Saturday, 21 April 2012

Kenwood TS-450S revival of sound

Sometimes I like to think I can repair radios and similar electronics, probably born from the few successes I have had in the past? In truth I am not a technical radio man but when a part is clearly broke, a fuse has gone or a memory battery is dead I will attempt that kind of fix.

This set has become a creature of total silence, can I change this the way the Yaesu FRG7700 lack of audio was fixed?

Looking inside shows you the way the Kenwood engineers thought out a service program.

My last yacht had a Yaesu GX757 gx 100 watt set. In Venezuela I decided to see if the tuner fault could be solved, the local Icom agents refused to even look at it. From Devils Island,French Guiana, it would tune down but not up, what a bother, I discovered a crack in the board related to the tuner, a short bit of match stick fixed that and it lasted all the way back to Cape Town!

Check how this set has been designed to open out, there is even a slot type hinge which allows you to pull the sets front face out from the main body and fold it open. This is great, as the set is stable and can be inspected. The Yaesu 757gx was not like this at all!

Carefull inspection with a magnifying glass, soon showed me a break where this Siemans capacitor was installed. Its not a genuine part? its number is Siemens 470up (T) 40v 85209 85c  the case is further marked V6.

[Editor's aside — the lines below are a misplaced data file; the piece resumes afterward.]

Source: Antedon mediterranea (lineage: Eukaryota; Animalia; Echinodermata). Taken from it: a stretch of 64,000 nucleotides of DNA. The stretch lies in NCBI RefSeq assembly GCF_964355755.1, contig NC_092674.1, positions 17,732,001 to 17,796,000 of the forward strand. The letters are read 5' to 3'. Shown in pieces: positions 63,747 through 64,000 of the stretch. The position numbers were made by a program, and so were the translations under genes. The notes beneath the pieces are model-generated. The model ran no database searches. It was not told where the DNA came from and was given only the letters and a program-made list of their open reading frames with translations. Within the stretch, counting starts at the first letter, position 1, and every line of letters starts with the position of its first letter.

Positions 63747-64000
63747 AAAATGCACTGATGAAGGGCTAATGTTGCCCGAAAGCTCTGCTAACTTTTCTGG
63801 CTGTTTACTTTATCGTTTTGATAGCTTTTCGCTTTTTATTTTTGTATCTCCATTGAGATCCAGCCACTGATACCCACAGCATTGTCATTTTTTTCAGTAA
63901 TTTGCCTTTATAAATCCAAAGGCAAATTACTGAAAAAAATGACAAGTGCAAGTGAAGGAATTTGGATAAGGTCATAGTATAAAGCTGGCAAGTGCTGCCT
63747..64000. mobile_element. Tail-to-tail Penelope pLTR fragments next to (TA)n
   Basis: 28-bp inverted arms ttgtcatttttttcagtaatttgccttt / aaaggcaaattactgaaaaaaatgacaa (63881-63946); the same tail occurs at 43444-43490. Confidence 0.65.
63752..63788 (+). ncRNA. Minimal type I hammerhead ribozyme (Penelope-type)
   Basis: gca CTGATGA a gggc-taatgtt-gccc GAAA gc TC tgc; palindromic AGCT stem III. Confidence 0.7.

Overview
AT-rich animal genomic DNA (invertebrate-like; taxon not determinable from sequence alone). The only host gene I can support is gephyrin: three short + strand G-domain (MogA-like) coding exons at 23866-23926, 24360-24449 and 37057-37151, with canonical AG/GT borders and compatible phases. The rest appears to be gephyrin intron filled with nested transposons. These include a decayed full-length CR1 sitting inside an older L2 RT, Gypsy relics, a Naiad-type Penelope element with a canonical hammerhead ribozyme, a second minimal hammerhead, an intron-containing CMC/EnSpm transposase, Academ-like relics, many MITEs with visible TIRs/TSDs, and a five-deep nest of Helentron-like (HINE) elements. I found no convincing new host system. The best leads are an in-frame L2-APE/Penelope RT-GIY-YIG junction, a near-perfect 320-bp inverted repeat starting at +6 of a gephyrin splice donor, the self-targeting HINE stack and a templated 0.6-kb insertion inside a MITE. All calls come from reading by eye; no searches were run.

The capacitor prooved to require re soldering on both terminals, note, use a low power soldering iron, the one I used was just 16 watt, probably still on the high side. The soon to be repaired, Philips SBC 320 rechargeable soldering irons 5 watts is probably a better choice?

Sound? no not yet but with the Siemens capacitor repair, the speaker is now live and there is a low scratching sound from the speaker but no broadcast or marine band reception. At least I now know that the squelch and audio knobs do at least still work, I used a dash of very light spray oil on them and I am not sure this is a good idea but it worked on the FRG7700!

How hard can this be.


November 2017

The story has a happy ending as some time later a marine instrument tech guy saw the radio and his eyes lit up.

I asked him did he want to try and fix it? he said yes and some weeks later I was asked to collect it.